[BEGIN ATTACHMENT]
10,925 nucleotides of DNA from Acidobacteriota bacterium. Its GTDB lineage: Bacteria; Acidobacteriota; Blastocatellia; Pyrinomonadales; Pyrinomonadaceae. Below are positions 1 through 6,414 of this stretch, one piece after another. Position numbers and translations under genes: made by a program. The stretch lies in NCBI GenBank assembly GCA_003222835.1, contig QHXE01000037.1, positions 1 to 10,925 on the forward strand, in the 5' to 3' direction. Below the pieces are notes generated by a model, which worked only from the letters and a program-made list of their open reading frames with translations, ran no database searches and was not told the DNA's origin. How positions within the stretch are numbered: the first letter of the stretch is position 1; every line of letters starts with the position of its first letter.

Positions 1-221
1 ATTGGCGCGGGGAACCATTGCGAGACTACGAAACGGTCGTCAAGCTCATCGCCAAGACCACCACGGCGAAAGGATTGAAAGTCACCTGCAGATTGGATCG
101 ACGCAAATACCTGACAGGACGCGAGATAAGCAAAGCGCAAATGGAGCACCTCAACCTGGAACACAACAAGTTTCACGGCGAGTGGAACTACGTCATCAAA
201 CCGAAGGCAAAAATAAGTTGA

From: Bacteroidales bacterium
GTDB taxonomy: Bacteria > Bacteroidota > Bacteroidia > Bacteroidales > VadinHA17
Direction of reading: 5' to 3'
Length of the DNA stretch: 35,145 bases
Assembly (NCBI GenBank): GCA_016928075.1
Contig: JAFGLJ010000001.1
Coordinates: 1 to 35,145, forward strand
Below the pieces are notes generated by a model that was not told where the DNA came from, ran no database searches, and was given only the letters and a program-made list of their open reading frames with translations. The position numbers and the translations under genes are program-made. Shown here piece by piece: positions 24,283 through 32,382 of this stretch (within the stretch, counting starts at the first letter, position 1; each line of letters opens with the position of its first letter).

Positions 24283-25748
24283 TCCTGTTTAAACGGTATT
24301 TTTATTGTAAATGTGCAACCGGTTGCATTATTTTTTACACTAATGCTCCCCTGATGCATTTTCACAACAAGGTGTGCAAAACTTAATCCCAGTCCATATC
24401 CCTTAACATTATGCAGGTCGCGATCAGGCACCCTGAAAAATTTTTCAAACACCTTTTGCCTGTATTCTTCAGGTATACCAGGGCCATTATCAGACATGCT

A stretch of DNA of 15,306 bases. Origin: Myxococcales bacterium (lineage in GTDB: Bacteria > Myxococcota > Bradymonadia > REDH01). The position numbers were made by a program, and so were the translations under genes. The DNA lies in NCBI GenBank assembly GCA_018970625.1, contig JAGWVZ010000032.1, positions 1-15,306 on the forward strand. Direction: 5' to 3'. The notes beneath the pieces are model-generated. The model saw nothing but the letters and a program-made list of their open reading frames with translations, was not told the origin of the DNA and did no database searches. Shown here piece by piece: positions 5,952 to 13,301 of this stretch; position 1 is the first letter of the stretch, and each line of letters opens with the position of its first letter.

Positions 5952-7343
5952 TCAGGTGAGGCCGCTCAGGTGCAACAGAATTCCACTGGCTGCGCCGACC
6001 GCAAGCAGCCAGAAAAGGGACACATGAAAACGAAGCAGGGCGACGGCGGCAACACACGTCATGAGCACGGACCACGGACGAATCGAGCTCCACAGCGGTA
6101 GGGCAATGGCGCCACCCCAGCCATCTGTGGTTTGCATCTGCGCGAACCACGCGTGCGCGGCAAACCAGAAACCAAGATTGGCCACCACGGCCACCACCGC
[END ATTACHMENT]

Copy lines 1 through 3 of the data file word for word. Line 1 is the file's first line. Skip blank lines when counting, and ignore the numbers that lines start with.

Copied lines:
10,925 nucleotides of DNA from Acidobacteriota bacterium. Its GTDB lineage: Bacteria; Acidobacteriota; Blastocatellia; Pyrinomonadales; Pyrinomonadaceae. Below are positions 1 through 6,414 of this stretch, one piece after another. Position numbers and translations under genes: made by a program. The stretch lies in NCBI GenBank assembly GCA_003222835.1, contig QHXE01000037.1, positions 1 to 10,925 on the forward strand, in the 5' to 3' direction. Below the pieces are notes generated by a model, which worked only from the letters and a program-made list of their open reading frames with translations, ran no database searches and was not told the DNA's origin. How positions within the stretch are numbered: the first letter of the stretch is position 1; every line of letters starts with the position of its first letter.

Positions 1-221
1 ATTGGCGCGGGGAACCATTGCGAGACTACGAAACGGTCGTCAAGCTCATCGCCAAGACCACCACGGCGAAAGGATTGAAAGTCACCTGCAGATTGGATCG